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Legally speaking I think cmorse is correct. If Kickstarter allowed creators to offer part of their company in exchange for backing, they'd be in a heap of trouble with the SEC. The language the project creators put into the text of their campaign, main page, updates, comments and e-mail correspondence constitutes an open offer to the public, with the specific words chosen making all the difference in the world. If they say "Give me $50 and I'll decide if I ever give you anything in return" then those are the terms of the offer. If they say "Give me $50 and I *will* give you this product, shipped to your door, guaranteed by this date" then those are the terms of the offer. If you accept the offer with consideration (meaning doing something to commit to your half of the deal, i.e. paying them money) then they have a legal obligation to hold up their end of the offer, or they're in breach of the contract. It doesn't matter what happens that leads to the breach, you can sue them for it and collect damages of a variety of sorts. Reaper gave an estimated delivery date, so no, you're not going to win suing them for finishing their shipping six weeks later. Reaper did promise the products selected by the backers, and if they failed to deliver for any reason, you'd be legally entitled to recover damages (your money back in this case, plus interest).

 

Your relationship with Kickstarter is governed by the terms of use, and forms a separate contract. You'll also notice you never actually pay Kickstarter anything. Any more than you pay Amazon. You pay the project creator, with Kickstarter as an intermediary, and Amazon as the payment processor (who collects a fee for running your credit card). Kickstarter takes their fee from the project creator for the service of hosting their project. So at least in court I think Kickstarter and Amazon are in good shape.

 

Peoples' perceptions of what they're getting into is a valid concern, and Kickstarter could potentially do more, but they have already said they don't guarantee anything and you're entering into an agreement with the project creator. I'm not sure what exactly would help that soak in with people. If someone rings your doorbell and offers to deliver cookies next month if you give them $20, you're in a similar situation... you're taking them at their word that they're going to come through, and the cookies themselves haven't been made or held in stock. They're going to take all the preorders, place a larger order, and then distribute them. You're legally covered if you never hear from them again, but you should at least be aware that there's substantial risk in the agreement you're entering into and that you're never going to get your money back via the legal system without spending a lot more than $20 in the pursuit of it.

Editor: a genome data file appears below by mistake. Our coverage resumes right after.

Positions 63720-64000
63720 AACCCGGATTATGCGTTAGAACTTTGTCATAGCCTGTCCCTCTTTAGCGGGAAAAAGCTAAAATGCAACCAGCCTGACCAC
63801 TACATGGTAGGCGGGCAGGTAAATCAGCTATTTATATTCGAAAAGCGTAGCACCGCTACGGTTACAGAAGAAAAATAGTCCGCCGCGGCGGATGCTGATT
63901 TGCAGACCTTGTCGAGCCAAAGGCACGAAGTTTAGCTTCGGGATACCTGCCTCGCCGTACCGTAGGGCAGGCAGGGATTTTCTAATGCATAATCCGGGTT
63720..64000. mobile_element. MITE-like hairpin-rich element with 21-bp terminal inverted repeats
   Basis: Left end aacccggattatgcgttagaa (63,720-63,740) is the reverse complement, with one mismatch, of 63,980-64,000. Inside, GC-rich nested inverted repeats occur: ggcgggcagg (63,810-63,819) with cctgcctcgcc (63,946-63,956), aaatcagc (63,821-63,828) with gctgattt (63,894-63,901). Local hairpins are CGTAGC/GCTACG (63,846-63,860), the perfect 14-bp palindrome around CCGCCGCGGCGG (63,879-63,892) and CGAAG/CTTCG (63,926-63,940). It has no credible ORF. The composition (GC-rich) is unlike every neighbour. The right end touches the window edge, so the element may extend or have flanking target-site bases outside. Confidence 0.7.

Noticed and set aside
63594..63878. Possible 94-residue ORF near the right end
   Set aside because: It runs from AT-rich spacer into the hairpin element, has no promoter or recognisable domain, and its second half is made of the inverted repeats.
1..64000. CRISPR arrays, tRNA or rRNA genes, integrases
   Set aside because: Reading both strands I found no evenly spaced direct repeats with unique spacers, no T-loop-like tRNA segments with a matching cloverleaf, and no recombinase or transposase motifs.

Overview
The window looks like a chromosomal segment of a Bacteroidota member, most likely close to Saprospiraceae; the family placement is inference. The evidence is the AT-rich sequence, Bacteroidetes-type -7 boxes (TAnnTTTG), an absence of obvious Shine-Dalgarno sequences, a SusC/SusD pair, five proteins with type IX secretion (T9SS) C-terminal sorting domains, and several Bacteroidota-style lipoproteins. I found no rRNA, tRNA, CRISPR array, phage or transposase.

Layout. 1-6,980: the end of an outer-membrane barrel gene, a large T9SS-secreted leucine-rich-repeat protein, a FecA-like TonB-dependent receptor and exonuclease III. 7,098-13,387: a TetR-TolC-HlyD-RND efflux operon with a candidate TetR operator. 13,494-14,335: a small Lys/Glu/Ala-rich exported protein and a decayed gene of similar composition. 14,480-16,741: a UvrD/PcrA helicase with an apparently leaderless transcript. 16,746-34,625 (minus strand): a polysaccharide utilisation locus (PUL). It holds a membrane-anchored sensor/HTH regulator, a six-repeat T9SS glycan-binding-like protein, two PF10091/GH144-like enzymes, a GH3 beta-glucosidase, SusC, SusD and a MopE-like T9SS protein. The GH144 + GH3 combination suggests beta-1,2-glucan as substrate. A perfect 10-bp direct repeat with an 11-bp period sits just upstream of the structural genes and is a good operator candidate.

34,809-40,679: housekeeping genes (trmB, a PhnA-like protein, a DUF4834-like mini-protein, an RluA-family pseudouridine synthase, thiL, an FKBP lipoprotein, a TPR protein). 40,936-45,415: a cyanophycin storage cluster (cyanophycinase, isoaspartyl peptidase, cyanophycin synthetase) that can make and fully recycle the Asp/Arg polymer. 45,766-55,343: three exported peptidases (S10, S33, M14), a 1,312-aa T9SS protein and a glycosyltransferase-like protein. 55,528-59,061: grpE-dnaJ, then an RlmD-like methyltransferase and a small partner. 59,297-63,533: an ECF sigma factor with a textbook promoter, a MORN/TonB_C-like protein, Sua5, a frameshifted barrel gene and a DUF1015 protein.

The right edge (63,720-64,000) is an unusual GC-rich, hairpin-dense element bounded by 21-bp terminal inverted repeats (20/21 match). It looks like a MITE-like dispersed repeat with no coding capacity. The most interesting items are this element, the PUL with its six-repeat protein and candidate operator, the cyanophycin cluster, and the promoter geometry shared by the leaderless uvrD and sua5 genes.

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I'm actually going to disagree with a lot of what people are saying here. That is, while the legal responsibility of a project creator is somewhat murky, backers have a right to be unhappy if the project fails to go through. So do investors, if the person who took their money doesn't fulfill his promises.

 

Let's say I make a Kickstarter to make an SCP boardgame, selling it as HeroQuest meets Men in Black. I say that I'm going to have it done by November 2013. If March 2014 rolls around and I haven't given any updates, people have a right to be cross with me. If December 2014 rolls around, even if I've given reasons, people are not going to like me very much. If in January, I roll out a cheap board that's basically Candyland with SCP art instead of candy, people are not going to feel I have lived up to my promise.

 

Now, I might be legally in the clear, if I can argue I've made a good faith effort. But people are not going to want to do business with me again. There comes a point where either I haven't given the project the attention it needs, or else I wasn't competent to try it in the first place. Maybe I didn't do my research, and it was just much more than I could actually handle. Maybe I used the money unwisely. Whatever the reason, there comes a point where I start to look like a bad investment.